However, communities across the country are looking past culinary and monetary difficulties and experimenting with local solutions to close the teacher gap, such as teacher training and grow-your-own programs.
Many young teachers are eager to make a difference, an incentive that education professionals can capitalize on, says Dr. Johnson.
“It’s largely a matter of exposure,” he explains. “Give them an opportunity to see the benefits of living in that community and experience it firsthand.”
Because of her experience in the Planting Seeds program, Clark is considering working in a rural district after graduation – a prospect she had not previously considered. The program was funded by a grant obtained by Johnson and his colleagues. Six students participated this year, but thanks to good reviews from both UCF students and partner schools, additional funding is being sought to expand the program next year.
Another key is focusing on understanding the perspectives of those in the towns themselves. To address teacher recruitment issues, Colorado’s Department of Education scheduled 10 town hall meetings across the state this summer. At the first meeting in June in Ridgway, Colo., a town of less than 1,000 people, Ms. O’Neil learned that residents didn’t consider teaching a “good career.”
Working in favor of small towns is the fact that studies have shown that teachers are more likely to return to their hometown, which can be helpful when they have a smaller pool of eligible educators to begin with. But observers say towns have to cultivate this resource.
“If you are from this area and you go to college to become a teacher, are you going to go back home?” asks Kenneth Anthony, an education professor at Mississippi State University. “The people who leave these communities are the most capable of turning these communities around.”
Shifting this mindset through “Grow Your Own” programs is the most effective solution to rural teacher shortages – along with uplifting the local workforce – agrees Dr. Darling-Hammond.
“You can entice some people [into a rural district], but they may not stay very long,” she says. “It is often better to work with folks who know they want to be in the community… [W]ork with kids who are coming out of high school, see them through college, do collaborative teaching programs to create teacher residencies while also getting them certified.”
The education community is working on filling in such gaps, with those who are both familiar and new to rural areas. In addition to UCF’s Planting Seeds program, last year The University of Northern Colorado (UNC) in Greeley received a $2.2 million state grant to address rural shortages, creating the Colorado Center for Rural Education. Through the center, students enrolled in a teacher preparatory program at a Colorado college can apply for a $2,800 stipend to student teach in a rural district for a semester. Stipend recipients are expected to apply for a position in a rural school district after graduation.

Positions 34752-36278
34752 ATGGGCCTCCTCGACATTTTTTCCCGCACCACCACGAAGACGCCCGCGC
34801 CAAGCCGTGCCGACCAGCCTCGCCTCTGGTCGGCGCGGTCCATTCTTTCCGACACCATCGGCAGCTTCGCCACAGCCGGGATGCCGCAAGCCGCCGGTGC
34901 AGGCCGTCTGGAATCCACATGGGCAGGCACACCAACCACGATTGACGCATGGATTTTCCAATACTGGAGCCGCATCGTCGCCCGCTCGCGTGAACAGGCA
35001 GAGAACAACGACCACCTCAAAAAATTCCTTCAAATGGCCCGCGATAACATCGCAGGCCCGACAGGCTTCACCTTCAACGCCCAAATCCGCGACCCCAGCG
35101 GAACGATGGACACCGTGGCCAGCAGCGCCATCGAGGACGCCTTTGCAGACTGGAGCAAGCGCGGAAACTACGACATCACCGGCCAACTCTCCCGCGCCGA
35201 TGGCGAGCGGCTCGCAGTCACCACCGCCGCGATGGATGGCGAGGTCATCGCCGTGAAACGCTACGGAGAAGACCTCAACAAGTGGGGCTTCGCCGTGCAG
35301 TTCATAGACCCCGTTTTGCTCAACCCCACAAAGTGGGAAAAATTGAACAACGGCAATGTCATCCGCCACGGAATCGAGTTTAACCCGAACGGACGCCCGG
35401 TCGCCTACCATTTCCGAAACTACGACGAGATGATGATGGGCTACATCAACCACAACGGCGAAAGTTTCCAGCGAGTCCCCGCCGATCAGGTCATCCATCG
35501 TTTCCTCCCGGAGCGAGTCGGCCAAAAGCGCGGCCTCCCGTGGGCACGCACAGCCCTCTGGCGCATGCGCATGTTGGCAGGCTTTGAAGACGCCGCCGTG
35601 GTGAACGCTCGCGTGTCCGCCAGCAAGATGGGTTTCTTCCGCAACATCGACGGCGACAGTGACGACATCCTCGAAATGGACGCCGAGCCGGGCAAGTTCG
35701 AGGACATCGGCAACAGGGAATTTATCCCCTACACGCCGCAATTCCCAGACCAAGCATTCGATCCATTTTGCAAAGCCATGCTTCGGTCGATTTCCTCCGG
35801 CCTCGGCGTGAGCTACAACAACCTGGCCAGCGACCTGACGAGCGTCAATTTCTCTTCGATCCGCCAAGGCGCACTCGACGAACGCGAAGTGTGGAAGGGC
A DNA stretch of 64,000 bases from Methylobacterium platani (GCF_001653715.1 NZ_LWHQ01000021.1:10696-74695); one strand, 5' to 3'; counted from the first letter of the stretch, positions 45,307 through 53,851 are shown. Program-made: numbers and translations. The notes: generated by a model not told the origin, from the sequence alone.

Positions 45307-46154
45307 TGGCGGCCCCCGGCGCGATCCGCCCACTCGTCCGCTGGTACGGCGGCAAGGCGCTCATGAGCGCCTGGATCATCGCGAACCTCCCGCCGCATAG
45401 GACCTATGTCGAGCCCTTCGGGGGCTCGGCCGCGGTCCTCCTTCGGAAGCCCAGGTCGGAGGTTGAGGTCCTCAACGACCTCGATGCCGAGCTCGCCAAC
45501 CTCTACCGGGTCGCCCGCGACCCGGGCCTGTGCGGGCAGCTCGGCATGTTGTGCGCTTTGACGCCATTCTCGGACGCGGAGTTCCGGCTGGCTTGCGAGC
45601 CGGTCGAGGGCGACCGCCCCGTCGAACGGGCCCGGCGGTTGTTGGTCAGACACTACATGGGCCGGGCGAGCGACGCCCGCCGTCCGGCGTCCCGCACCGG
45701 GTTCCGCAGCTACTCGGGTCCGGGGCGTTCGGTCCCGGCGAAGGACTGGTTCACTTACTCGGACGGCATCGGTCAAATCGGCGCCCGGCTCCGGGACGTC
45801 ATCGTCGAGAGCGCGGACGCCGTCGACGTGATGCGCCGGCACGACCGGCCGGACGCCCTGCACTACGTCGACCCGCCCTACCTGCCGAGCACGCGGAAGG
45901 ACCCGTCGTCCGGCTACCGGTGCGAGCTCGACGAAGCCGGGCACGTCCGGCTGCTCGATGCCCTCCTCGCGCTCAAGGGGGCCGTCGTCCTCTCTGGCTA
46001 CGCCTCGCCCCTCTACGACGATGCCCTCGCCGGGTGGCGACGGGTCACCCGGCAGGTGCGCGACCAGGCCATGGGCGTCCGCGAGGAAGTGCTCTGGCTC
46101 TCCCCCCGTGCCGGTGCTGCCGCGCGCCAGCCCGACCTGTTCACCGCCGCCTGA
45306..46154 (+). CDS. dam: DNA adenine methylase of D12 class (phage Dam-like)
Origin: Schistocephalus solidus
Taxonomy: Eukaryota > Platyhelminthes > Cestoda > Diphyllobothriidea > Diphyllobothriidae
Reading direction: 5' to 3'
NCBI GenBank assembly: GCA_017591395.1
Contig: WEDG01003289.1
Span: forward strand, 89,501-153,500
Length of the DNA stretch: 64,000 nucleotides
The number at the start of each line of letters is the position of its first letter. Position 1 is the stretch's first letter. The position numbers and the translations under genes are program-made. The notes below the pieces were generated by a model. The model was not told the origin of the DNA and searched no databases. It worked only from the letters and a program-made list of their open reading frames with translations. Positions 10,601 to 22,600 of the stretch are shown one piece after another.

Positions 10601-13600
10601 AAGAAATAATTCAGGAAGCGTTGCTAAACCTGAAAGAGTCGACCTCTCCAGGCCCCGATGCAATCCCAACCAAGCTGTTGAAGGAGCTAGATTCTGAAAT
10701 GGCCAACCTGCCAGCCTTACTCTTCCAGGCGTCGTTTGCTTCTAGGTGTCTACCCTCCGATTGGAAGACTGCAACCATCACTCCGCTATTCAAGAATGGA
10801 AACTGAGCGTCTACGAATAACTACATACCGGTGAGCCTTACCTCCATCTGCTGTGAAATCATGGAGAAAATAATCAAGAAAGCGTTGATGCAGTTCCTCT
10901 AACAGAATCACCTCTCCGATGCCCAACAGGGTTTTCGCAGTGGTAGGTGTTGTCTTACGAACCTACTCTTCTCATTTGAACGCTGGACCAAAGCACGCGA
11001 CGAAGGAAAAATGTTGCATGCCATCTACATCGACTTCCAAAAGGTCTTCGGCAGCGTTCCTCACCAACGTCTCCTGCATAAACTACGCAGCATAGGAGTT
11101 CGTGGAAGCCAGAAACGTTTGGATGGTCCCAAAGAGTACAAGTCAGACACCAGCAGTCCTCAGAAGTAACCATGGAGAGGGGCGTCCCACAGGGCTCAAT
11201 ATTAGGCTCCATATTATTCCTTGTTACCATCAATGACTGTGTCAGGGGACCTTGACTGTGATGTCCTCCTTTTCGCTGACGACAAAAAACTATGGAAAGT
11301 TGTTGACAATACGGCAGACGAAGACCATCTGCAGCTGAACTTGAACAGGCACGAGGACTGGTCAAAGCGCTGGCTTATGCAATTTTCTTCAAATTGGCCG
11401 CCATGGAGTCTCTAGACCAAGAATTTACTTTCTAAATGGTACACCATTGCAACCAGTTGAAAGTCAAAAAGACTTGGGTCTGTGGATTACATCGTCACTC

The center has funding to supply 200 stipends over the next five years. This spring, 23 student teachers took advantage of the pilot program and another 22 stipends have already been awarded for the fall. The school is in the process of getting feedback from the students and seeing how it influenced their decisions.
"The financial aspect is huge," says Harvey Rude, director of the center. "Most student teachers think that it would be really great to be in the bright lights of the big cities.... But the reality is there are great opportunities for teachers who would commit to student teaching in rural districts. We want to offer this as an incentive for them."
In Colorado, where 83 percent of school districts are rural, as many as 3,000 teachers are needed ahead of the upcoming school year.
“We are never going to get away from the money conversation,” says Colorado’s O’Neil. “But those grassroots efforts that the community can do… to mentor teachers and [gain] friends who support you – it's really important.”
[Editor's note: This article has been updated to correct Kenneth Anthony's last name.]